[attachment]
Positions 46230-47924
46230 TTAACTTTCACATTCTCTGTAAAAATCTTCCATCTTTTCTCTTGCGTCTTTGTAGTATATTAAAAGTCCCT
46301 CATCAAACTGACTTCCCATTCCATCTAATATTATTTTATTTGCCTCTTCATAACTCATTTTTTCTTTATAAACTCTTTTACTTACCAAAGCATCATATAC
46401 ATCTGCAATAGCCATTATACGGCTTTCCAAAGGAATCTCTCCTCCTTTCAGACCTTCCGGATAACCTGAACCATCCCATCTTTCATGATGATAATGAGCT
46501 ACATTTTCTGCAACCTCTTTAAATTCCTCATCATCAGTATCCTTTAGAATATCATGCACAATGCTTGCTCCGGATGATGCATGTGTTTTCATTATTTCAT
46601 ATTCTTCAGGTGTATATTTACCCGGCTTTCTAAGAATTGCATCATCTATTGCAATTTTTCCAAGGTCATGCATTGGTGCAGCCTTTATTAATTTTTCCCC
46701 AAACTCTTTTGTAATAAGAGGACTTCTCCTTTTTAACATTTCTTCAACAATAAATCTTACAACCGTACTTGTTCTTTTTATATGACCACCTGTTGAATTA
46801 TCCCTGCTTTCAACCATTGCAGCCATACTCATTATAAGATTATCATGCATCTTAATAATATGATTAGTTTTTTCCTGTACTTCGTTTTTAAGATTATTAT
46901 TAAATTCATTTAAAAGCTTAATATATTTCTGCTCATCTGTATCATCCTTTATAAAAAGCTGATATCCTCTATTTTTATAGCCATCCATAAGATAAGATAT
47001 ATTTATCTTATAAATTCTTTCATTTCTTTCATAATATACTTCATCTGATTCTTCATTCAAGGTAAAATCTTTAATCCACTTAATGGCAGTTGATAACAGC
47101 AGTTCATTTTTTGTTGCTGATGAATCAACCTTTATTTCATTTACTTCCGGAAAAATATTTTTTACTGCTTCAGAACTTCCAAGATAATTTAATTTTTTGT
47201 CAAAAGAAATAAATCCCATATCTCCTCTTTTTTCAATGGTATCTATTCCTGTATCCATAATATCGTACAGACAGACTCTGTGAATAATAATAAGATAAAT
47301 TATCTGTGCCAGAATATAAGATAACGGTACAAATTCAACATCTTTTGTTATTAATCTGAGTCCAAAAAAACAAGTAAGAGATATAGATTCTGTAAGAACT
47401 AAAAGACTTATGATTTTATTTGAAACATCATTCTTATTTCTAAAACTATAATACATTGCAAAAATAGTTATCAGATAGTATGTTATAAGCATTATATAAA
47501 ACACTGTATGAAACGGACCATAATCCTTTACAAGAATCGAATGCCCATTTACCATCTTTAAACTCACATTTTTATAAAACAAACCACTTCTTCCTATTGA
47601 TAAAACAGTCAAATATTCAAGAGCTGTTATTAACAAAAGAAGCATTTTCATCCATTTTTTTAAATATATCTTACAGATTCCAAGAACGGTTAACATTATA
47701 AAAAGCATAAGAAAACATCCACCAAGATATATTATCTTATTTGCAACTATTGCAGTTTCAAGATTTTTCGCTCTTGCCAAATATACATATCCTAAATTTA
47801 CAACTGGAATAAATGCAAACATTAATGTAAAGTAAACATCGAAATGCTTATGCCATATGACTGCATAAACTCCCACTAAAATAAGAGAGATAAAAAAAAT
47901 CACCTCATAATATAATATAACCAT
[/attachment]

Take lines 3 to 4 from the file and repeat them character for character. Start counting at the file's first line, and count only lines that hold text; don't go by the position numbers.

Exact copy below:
46301 CATCAAACTGACTTCCCATTCCATCTAATATTATTTTATTTGCCTCTTCATAACTCATTTTTTCTTTATAAACTCTTTTACTTACCAAAGCATCATATAC
46401 ATCTGCAATAGCCATTATACGGCTTTCCAAAGGAATCTCTCCTCCTTTCAGACCTTCCGGATAACCTGAACCATCCCATCTTTCATGATGATAATGAGCT